|4546889||Universal telescopic stretcher rail system||October, 1985||Schoumaker et al.||52/239|
|4485489||Entrance and egress system for protective shelters and garments||December, 1984||Pilie et al.|
|4369827||Window shade sealing system||January, 1983||Anderson|
|4357979||Skirted accordion folding doors||November, 1982||Morontate|
|4304224||Positive environmental enclosure||December, 1981||Fortney||98/345|
|4127196||Adjustable display fixture||November, 1978||Boucher|
|4103463||Portable wall system||August, 1978||Dixon|
|4047337||Sound insulating panels||September, 1977||Bergstrom||52/71|
|4041667||Wall assembly||August, 1977||Lindner|
|3824987||OPERATING THEATRES||July, 1974||Howorth||98/331|
|3807112||ROOM STRUCTURE AND PANEL ASSEMBLY||April, 1974||Perina|
|3631640||REMOVABLE STRUCTURE||January, 1972||Dunne|
|3601031||PATIENT ISOLATOR ROOM||August, 1971||Abel et al.||98/331|
|3561518||FLEXIBLE WALL HAVING THROUGH ACCESSIBILITY||February, 1971||Johnson||52/63|
|3498587||COLLAPSIBLE PROTECTIVE ENCLOSURE||March, 1970||Friedberg||52/71|
|3313562||Structural pivot joint||April, 1967||Rice||52/71|
|3225818||Projection screen||December, 1965||Wise|
|3111723||Room divider device||November, 1963||Bates||52/243|
|3083795||Building wall and method of construction||April, 1963||Land|
|2808065||Awning support||October, 1957||Ellis||135/108|
|2325923||Black-out equipment for windows||August, 1943||Stelfner|
|2313659||Black-out device||March, 1943||Mittag|
|2303725||Drape supporting device||December, 1942||De Ment|
|2247634||Window construction||July, 1941||Houston|
(a) a pair of spaced-apart stanchion means each including a base member and a telescopic member that is extendably received in the base member, and means to adjustably fix the position of the base member relative to the telescopic member;
(b) a first set of flange members hinged to sidewalls of each base member and a second set of flange members hinged to sidewalls of each telescopic member to provide generally planar surfaces extending parallel to the longitudinal axis of each respective spaced-apart stanchion means the surface of the second set of flange members in generally vertical alignment with the surface of the first set of flange members;
(c) means extending between the spaced-apart stanchion means; and
(b) attachment means to sealingly attach the means extending between the spaced-apart stanchion means to the planar surfaces of each of the first and second sets of flange members such that a temporary isolating wall can be formed within a selected area of a room by selectively placing the stanchion means upright at spaced-apart locations, extending the telescopic members to selected elevations, and fixing opposite edges of the means extending between the spaced-apart stanchion means to the flange members by the attachment means to form an upright sidewall sealed between the adjacent pair of stanchion means.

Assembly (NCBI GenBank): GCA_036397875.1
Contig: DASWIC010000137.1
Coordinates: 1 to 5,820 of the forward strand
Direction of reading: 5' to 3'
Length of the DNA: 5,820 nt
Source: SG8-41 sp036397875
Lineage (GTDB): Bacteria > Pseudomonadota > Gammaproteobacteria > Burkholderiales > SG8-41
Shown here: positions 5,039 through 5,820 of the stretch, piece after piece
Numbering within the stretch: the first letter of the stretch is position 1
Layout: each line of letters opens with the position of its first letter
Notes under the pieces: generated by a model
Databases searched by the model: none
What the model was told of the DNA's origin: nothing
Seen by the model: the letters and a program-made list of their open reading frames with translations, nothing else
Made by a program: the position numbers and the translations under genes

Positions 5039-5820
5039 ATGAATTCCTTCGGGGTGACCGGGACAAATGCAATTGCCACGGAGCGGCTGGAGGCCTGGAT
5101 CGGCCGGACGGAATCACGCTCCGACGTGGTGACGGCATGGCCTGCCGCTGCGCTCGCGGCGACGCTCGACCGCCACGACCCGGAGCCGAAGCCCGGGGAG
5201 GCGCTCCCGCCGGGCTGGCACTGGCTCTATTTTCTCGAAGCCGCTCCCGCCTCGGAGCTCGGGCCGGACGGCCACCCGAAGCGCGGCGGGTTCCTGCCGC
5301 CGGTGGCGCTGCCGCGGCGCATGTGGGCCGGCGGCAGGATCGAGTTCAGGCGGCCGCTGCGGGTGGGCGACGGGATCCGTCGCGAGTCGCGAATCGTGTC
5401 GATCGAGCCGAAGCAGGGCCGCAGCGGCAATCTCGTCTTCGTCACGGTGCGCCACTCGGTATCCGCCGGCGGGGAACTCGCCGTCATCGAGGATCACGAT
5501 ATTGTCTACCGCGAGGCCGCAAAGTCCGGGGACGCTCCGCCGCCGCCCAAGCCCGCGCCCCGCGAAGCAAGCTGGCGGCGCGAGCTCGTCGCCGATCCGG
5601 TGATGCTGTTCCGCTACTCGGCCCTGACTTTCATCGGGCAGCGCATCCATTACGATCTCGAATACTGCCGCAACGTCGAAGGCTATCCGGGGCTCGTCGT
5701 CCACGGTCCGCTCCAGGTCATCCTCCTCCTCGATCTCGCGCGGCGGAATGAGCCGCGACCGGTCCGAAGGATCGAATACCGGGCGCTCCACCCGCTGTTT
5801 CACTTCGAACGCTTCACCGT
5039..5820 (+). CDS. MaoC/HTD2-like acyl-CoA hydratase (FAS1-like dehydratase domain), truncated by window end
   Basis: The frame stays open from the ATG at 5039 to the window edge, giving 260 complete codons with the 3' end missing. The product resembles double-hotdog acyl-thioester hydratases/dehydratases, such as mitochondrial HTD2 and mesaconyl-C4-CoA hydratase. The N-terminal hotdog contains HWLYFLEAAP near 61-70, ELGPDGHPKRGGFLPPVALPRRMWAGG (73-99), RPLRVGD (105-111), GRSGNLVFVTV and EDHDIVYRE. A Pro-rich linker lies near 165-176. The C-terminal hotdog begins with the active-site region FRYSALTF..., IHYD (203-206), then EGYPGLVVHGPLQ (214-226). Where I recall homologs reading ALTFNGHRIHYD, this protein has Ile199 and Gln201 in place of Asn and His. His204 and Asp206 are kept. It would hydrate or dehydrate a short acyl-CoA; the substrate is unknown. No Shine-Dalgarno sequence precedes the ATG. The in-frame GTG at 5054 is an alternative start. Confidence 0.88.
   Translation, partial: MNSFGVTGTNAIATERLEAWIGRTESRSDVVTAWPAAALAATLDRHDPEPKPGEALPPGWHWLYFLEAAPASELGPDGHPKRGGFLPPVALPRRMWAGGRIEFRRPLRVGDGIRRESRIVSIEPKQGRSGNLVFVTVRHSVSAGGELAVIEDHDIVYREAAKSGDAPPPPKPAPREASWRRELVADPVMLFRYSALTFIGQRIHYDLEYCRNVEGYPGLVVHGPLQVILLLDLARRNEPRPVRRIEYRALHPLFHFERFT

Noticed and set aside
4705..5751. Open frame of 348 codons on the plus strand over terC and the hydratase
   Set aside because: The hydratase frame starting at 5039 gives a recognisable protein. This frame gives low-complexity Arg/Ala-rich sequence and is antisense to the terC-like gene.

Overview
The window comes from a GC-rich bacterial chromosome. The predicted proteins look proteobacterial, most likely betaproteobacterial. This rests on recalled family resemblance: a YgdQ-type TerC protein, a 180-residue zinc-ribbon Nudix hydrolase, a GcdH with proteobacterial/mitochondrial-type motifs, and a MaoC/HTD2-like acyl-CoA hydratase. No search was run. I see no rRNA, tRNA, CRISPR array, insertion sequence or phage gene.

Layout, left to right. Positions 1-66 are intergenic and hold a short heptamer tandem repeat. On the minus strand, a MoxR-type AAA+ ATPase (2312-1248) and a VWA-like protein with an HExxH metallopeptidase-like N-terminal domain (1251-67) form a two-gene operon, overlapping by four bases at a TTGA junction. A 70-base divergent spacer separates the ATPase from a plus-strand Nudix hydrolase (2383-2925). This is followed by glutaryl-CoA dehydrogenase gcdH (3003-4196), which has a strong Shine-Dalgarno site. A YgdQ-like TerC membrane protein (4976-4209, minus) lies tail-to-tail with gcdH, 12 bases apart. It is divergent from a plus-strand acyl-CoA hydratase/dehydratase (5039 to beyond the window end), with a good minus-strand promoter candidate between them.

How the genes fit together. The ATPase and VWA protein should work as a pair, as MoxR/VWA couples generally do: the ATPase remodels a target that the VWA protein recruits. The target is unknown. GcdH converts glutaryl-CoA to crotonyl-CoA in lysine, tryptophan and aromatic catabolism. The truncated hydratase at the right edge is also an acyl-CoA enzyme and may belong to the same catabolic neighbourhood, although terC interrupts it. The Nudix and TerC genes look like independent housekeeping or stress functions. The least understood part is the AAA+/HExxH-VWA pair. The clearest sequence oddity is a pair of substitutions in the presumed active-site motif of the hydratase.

a tubular base member;
a telescopic member that is extendably received in the tubular base member;
a first set of flange members mounted to at least one side of the tubular base member to provide planar surfaces that extend parallel to the longitudinal axis of the base member; and
a second set of flange members hinged to at least one side of the telescopic member to provide planar surfaces that extend parallel to the longitudinal axis of the telescopic member in generally vertical alignment with the first set of flange members.
1. Field of the Invention
The present invention relates to isolation structures and, more particularly, to components for providing temporary walls for isolation structures.
2. State of the Art
In modern manufacturing and construction operations, it is often necessary to provide substantially contaminant-free environments. Such environments, sometimes referred to as "clean rooms", generally comprise enclosures that isolate a selected area from the surrounding environment such that the atmosphere within the isolated area has substantially fewer airborne particulates and other contaminants than the environment exterior to the isolated area.
Most clean rooms are intended to be permanent structures, even though circumstances often arise that require reconfiguration of clean rooms or that require only a temporary isolation structure or a structure that can be conveniently increased in size or otherwise reconfigured. Because construction of clean room-like environments is complex, the time required for re-construction or reconfiguration of clean rooms may cause substantial delays in projects as well as considerable expense and other inconveniences. This is particularly true where construction requires movement of large items of equipment or substantial modifications to existing structures.